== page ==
Dreamcatchers For Abused Children
December , 2017

Dreamcatchers For Abused Children Store

The Pain of Betrayal

Posted by Sandra On March - 20 - 2015

90% of child sex abuse victims are abused by a family member or someone they know and trust

How can I overcome the pain of betrayal?

a1945308ae4bf555b32b74a22f4f74c4Betrayal is a gross violation of trust and can be one of the most devastating forms of pain inflicted upon a human being. The suffering of betrayal is often magnified by a sense of vulnerability and exposure. For many, the pain of betrayal is worse than physical violence, deceit, or prejudice. Betrayal destroys the foundation of trust. It’s a shame when innocent people are betrayed and hurt by people they once loved and trusted. The emotional and physical pain inflicted with this type of betrayal can traumatize the victim for a lifetime. The closer the relationship, the greater the pain of betrayal. 

Betrayal is one of the most painful human experiences. Discovering that someone we trusted has deeply hurt us pulls the reality rug from under us. When we see the word “betrayal” we may immediately think “affair.” But betrayal comes in many forms. Abandonment, vicious gossip, and spreading lies also may be experienced as betrayal. A damaging aspect of betrayal is that our sense of reality is undermined. What felt like solid trust suddenly crumbles. Our innocence is shattered. We’re left wondering: What happened? How could this happen? Who is this person? Some betrayals leave us with little choice but to heal and move on with our lives, such as when we’re suddenly abandoned.

Abuse is another form of betrayal that can have long-term consequences for an individual’s adjustment. According to betrayal trauma theory, if you’ve been the victim of childhood sexual abuse at the hands of the person caring for you, you may repress or block the experiences from your memory in order to continue to survive. The closer you are to that abuser, the greater the degree of trauma you experience. and the higher your risk for long-term mental health problems.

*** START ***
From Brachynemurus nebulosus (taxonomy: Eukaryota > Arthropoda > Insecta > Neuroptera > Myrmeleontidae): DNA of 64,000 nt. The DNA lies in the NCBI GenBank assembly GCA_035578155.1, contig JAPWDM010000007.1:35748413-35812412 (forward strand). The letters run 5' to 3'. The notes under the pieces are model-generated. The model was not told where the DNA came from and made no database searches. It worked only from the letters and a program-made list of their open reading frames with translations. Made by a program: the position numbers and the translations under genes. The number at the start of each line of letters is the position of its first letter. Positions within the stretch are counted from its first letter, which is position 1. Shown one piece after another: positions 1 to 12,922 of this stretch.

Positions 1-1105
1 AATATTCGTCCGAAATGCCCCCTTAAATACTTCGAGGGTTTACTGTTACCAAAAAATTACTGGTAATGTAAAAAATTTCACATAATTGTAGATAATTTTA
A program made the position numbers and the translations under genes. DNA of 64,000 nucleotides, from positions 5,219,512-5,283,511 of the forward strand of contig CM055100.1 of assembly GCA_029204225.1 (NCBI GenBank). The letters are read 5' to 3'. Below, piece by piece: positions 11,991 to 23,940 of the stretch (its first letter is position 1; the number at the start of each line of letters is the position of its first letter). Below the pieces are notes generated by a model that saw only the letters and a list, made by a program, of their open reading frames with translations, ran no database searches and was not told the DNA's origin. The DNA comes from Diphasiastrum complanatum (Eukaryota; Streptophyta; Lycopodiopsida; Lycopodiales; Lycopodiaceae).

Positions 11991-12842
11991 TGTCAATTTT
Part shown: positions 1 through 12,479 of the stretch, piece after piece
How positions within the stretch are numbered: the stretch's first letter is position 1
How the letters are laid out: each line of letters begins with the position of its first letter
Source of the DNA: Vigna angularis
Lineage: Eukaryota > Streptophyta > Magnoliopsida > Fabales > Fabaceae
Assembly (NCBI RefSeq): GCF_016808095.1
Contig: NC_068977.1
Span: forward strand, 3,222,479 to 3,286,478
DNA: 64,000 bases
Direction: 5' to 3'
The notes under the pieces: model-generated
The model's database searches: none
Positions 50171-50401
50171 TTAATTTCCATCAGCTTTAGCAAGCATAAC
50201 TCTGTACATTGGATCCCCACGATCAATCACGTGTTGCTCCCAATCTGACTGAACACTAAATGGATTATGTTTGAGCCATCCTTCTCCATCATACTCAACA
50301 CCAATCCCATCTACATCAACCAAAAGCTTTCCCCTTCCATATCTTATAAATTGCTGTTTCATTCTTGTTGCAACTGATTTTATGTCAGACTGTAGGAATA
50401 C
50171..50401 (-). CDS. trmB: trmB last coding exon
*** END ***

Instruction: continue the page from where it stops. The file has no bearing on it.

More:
In research by University of Oregon psychologist Christina Gamache Martin and colleagues (2011), college students were asked to report whether they had experienced a variety of types of traumatic events. Those who reported abuse at the hands of someone they were close to were most likely to report symptoms of depression, dissociation, andpost-traumatic stress disorder. However, not only was the experience of abuse important, but also the way the participants appraised, or thought about, the abuse. Feeling betrayed, ashamed, anxious, and angry as well as blaming themselves were reactions that accentuated the effect of the abuse itself on their mental health.
Despite the pain, there are ways we can overcome betrayal. The power comes directly from the strength of forgiveness. Read more about recovering from betrayal in the articles below:

How to Deal With Betrayal: 8 Steps

What to Do When You’ve Been Betrayed

25 Ways To Deal With Betrayal – Discovering Purpose

So You’ve Been Betrayed – 7 Steps on How to Survive





By the time you finish reading this, 15 children will have been abused; In the next five minutes, 30 more; Within the next hour, 360 more; And by tonight, close to 8,000+ children will have suffered from abuse, 5 of which will die. Child abuse has increased 134% since 1980 and is now considered a worldwide epidemic. The high jump in child abuse deaths and the shocking increase in statistics highlights the frightening lack of public knowledge.
Educate Yourself--Learn the Facts--It may Just Save a Child's Life!!

You can skip to the end and leave a response. Pinging is currently not allowed.

Leave a Reply

You must be logged in to post a comment.

Parse error: syntax error, unexpected T_STRING in /home/dreamcat/public_html/wp-content/themes/tribune/tribune/footer.php on line 21